A small molecule, Sephin1, may be able to significantly delay harm to nerve cells caused by multiple sclerosis (MS) a study has shown.
Nerve fibres are wrapped in a sheath of fatty tissue called myelin, which acts as a protective blanket, like insulation around an electrical wire. This protective sheath is produced and maintained by highly specialised cells called oligodendrocytes. However, when these cells are damaged by MS the myelin sheath degenerates and nerve impulses slow down or stop. Damage to the sheath can cause the underlying nerve fibre to die.
The study, conducted by a team based at the University of Chicago and published in the journal Brain, showed that treating mice suffering from a mouse model of MS with Sephin1 (selective inhibitor of a holophosphatase) was able to "delay the loss of myelin and postpone the onset of debilitating disease," according to senior study author Brian Popko, PhD, the Jack Miller Professor of Neurological Disorders, and Director of the Center for Peripheral Neuropathy at the University of Chicago.
Current MS treatments focus primarily on limiting the immune system's misguided inflammatory assault on oligodendrocytes and the myelin sheath. These anti-inflammatory therapies dampen the autoimmune response to varying degrees, with the most effective treatments carrying considerable risk for opportunistic brain infections, highlighting the need for safer therapeutic approaches.
A promising drug called guanabenz (marketed as Wytensin), used to treat hypertension, "appears to enhance the oligodendrocyte's own protective machinery to diminish the loss of myelin," said Popko. But this drug has side effects. It can cause drowsiness, weakness, headache, dry mouth and even coma.
However, Popko and his colleagues found that the guanabenz derivative, Sephin1, has much fewer side effects. It can boost the integrated stress response (ISR), a mechanism that protects endangered cells from misguided inflammatory damage. Sephin1 enhances the molecular signal (p-eIF2α) that triggers a protective response against inflammatory damage. This shields the myelin-producing oligodendrocytes from inflammatory stress.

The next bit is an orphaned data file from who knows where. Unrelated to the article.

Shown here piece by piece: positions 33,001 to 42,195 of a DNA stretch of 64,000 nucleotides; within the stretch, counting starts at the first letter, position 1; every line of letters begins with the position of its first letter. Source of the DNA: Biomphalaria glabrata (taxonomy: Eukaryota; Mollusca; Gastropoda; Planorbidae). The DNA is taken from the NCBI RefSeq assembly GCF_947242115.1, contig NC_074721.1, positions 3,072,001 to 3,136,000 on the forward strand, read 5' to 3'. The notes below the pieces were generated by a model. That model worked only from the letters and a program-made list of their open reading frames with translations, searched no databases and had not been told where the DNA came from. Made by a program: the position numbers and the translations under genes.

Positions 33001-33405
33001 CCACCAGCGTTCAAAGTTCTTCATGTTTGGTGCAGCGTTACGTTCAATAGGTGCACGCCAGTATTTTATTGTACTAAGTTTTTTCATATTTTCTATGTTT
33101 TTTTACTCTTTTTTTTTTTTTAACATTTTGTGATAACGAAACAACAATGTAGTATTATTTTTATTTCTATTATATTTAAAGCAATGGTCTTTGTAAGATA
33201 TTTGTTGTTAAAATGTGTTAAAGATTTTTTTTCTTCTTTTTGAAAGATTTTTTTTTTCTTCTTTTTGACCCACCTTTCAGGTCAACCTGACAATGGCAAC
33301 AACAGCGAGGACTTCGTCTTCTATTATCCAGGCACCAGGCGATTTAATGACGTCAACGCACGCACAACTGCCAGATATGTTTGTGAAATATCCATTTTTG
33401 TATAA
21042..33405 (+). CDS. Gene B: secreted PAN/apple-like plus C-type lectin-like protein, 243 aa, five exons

In studies that involve giving Sephin1 to mice with experimental autoimmune encephalomyelitis (the mouse version of MS), "we found that it offers therapeutic potential with no measurable adverse effects," said Yanan Chen, PhD, a postdoctoral fellow in the Popko laboratory who led this project.
Sephin1 delayed the onset of clinical symptoms, reduced oligodendrocyte and axon loss and diminished T-cell presence in the central nervous system.
"By protecting oligodendrocytes and diminishing demyelination we also reduce the generation of myelin debris," Popko said. "The decreased exposure to myelin fragments should also limit the auto-immune response."
This protective focus on oligodendrocytes provides a new therapeutic approach for MS. Since Sephin1 targets a process distinct from the current anti-inflammatory approaches it may prove beneficial when used in combination. "Encouragingly, adding Sephin1 to the established anti-inflammatory MS drug interferon beta provided additive benefits to the mouse MS model," Chen said.
An earlier study from Cambridge University confirmed that Sephin1 did not cause the adverse effects of Guanabenz. Sephin1 had no effect on general health or memory in diverse experimental paradigms. It also prolonged the integrated stress response in mice, preventing the protein-misfolding diseases Charcot-Marie-Tooth 1B and amyotrophic lateral sclerosis.
Source: MS-UK, 17/07/2019